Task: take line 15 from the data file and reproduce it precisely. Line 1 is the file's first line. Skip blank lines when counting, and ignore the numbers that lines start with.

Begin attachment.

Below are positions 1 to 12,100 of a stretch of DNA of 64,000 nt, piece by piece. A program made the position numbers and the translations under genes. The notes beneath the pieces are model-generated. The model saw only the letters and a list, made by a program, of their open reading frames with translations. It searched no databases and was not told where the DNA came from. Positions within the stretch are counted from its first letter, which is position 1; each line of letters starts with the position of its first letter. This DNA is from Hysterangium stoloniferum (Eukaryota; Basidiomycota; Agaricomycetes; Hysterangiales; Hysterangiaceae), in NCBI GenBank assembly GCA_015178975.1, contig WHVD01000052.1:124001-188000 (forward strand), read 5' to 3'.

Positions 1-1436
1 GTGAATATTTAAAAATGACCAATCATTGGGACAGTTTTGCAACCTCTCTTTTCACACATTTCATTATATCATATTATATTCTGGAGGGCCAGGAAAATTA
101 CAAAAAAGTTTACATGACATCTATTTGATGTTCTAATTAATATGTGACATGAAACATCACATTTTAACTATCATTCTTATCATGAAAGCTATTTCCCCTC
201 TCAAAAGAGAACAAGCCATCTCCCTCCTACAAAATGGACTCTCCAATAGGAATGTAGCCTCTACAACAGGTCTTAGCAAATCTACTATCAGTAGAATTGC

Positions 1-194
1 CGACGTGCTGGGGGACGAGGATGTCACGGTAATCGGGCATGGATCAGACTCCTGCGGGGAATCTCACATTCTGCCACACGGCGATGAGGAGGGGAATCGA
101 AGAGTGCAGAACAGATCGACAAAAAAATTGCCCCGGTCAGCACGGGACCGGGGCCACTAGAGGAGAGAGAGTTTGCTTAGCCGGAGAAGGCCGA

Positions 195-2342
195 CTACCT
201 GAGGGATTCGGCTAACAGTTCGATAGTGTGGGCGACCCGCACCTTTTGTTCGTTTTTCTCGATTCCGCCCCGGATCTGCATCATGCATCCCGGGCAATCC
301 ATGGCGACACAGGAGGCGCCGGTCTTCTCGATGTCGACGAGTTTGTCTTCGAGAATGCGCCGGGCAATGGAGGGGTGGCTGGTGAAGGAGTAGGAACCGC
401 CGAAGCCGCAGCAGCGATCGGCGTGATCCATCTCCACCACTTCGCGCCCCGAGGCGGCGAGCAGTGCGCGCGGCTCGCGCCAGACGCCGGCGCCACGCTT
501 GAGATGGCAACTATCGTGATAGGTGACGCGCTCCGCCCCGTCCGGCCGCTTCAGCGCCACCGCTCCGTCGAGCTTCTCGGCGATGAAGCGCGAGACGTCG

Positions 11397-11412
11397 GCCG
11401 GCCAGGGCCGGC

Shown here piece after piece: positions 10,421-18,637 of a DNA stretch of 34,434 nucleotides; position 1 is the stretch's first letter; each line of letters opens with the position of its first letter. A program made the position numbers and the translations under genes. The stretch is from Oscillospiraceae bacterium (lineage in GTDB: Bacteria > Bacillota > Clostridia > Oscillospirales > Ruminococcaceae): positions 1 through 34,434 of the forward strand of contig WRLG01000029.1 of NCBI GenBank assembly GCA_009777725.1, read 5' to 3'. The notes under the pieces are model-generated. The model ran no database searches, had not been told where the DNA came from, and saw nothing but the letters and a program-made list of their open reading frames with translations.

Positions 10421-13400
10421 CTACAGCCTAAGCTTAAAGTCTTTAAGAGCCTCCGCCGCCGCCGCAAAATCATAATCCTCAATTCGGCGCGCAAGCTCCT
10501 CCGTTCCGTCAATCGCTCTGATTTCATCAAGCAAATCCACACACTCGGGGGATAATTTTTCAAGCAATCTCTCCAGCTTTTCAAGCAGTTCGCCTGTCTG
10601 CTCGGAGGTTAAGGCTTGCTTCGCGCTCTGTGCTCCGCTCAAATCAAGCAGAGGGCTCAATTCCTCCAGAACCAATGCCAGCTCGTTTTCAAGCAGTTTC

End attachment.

Positions 11397-11412